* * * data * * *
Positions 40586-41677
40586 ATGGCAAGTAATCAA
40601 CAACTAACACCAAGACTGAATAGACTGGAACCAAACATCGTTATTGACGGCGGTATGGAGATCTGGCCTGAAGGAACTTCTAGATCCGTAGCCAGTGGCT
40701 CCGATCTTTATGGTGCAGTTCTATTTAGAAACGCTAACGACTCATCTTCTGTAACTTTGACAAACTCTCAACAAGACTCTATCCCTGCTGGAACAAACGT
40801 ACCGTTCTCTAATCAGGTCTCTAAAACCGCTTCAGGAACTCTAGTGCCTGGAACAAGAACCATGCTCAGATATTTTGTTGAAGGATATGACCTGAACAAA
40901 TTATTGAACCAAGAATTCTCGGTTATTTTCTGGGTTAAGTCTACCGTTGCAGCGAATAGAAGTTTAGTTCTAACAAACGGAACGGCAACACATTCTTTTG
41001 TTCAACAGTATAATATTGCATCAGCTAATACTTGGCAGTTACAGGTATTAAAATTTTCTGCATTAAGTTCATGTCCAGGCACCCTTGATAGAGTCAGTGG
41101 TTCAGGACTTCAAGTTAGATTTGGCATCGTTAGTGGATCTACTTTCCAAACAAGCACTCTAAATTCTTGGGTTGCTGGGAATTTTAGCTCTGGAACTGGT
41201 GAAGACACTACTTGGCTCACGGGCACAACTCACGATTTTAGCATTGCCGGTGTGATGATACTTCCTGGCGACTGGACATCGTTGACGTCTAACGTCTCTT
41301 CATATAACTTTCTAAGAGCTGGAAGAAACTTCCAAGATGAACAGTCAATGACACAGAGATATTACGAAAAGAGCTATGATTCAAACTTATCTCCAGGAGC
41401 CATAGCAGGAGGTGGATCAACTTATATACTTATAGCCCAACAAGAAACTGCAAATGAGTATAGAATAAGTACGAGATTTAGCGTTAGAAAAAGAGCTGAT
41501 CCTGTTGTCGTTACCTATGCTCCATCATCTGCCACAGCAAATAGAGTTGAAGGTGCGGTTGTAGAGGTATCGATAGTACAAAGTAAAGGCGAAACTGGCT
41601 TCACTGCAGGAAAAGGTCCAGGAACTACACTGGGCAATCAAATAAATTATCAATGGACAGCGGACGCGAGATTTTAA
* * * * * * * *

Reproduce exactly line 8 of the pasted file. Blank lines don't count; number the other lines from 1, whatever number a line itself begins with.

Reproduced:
41101 TTCAGGACTTCAAGTTAGATTTGGCATCGTTAGTGGATCTACTTTCCAAACAAGCACTCTAAATTCTTGGGTTGCTGGGAATTTTAGCTCTGGAACTGGT